They’ve only gone and bloody done it! The undefeated champion of hide and seek has finally lost his belt. Higgs boson has been found. Well, he has almost definitely been found, but let’s not quibble. CMS and ATLAS scientists at CERN are 99.999 per cent sure that they have observed the elusive God particle.* Yes, congratulations are most definitely in order. An individual fitting the description of the Higgs boson has been discovered
at the Large Hadron Collider (LHC), and I can only assume that the particle after-party is still going strong.
Never in the history of mankind have the words ‘five’ and ‘sigma’ resulted in such rapturous applause. And why the Higgs not? Scientists don’t usually get to kick back and celebrate, and I think that they’re being robbed of one of life’s simple pleasures.
I don’t think that it would be over-egging the pudding to say that physicists, and indeed, the scientific research community in general, were overjoyed by Wednesday’s announcement. Never in the history of mankind have the words ‘five’ and ‘sigma’ resulted in such rapturous applause. And why the Higgs not? Scientists don’t usually get to kick back and celebrate, and I think that they’re being robbed of one of life’s simple pleasures.
Sportspeople are allowed to celebrate after every moment of brilliance. Those involved in the arts enjoy lavish praise, and it would be fair to say that many of their number are not backwards in coming forwards. However, when I try to congratulate scientific interviewees on their achievements, they frequently offer modest thanks before emphasising that there is still much work to be done.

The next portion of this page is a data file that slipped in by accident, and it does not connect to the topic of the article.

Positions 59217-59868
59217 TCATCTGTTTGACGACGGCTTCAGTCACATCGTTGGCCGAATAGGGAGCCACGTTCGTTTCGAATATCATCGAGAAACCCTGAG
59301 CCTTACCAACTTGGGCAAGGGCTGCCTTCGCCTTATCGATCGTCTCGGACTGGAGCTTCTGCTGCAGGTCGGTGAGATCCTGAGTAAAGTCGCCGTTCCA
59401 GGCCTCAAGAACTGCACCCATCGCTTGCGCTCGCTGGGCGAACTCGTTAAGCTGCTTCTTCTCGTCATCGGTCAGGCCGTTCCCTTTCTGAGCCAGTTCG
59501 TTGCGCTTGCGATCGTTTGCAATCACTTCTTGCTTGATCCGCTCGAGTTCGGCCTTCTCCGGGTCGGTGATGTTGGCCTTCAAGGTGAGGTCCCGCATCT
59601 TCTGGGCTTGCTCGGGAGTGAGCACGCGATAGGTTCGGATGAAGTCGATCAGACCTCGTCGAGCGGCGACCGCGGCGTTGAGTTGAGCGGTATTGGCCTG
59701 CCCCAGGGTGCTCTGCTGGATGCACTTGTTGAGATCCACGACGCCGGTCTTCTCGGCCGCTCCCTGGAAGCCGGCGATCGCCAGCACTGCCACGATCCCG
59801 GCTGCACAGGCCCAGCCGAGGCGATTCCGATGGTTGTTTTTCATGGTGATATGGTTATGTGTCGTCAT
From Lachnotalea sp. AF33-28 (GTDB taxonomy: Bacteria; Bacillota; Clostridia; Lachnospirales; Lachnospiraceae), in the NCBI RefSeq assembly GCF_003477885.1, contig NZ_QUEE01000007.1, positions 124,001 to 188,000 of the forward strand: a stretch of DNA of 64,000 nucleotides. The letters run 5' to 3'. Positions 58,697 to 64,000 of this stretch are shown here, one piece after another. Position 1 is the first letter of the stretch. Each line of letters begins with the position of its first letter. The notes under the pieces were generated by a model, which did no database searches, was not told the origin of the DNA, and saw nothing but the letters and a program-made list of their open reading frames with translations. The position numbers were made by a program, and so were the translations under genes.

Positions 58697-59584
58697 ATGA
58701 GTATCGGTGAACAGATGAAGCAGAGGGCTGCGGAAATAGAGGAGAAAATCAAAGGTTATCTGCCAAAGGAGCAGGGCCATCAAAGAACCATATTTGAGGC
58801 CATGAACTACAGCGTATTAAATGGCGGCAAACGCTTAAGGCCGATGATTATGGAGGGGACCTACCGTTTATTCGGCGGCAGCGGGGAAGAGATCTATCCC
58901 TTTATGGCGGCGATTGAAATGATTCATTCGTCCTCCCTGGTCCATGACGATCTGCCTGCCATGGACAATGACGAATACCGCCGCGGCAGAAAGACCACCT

I think that this reluctance to celebrate is in part due to the fact that science is too often involved in damage limitation. Human beings perform some sort of planetary faux pas and scientists are called in to undo the damage. Climate change, food insecurity, biodiversity** – all are problems that we are simultaneously creating and asking scientists to solve. No wonder there is always much work to be done.
Perhaps this is why CERN has generated so much interest and jubilation. It is one of the best contemporary examples of positive science. This is something about which we can feel justifiably proud. Billions of euros have been invested for the sake of curiosity. Whilst the tone of this sentence might seem overtly negative, I can assure you that it is not. Curiosity is a good thing.*** Without it, we would still be sitting in caves eating lukewarm bushmeat.
Sadly, with economic austerity comes the potential for scientific short-sightedness. When cutbacks threaten the advancement of reactive research, such as that concerned with climate change and its ilk, what hope is there for curiosity? It all comes down to necessities and luxuries. Projects trying to solve the ‘grand challenges’ are necessary. If we fail to tackle these
problems, there will be nobody left to be curious. If a boson appears in a collider and there is no one around to observe it, does it really matter? In such a world, can CMS or ATLAS be seen as anything other than scientific luxuries?
Still, everybody needs a bit of luxury in their lives. How will science progress if it is only given enough money to fight fires? I think that when it comes to research, it can actually be prudent to splash out. The research conducted near Geneva has been beguiling, intriguing and as it transpires, satisfying. In short, it has been worthwhile. I just don’t want it to be remembered as Big Science’s swan song.
It isn’t my intention to scaremonger. I might be writing as though it’s all over but CERN is still very much alive and well. Why wouldn’t it be? There is still much work to be done.
* I know that some of you hate this moniker, but it’s a handy way of avoiding repetition
** Or lack thereof
*** Unless you’re a cat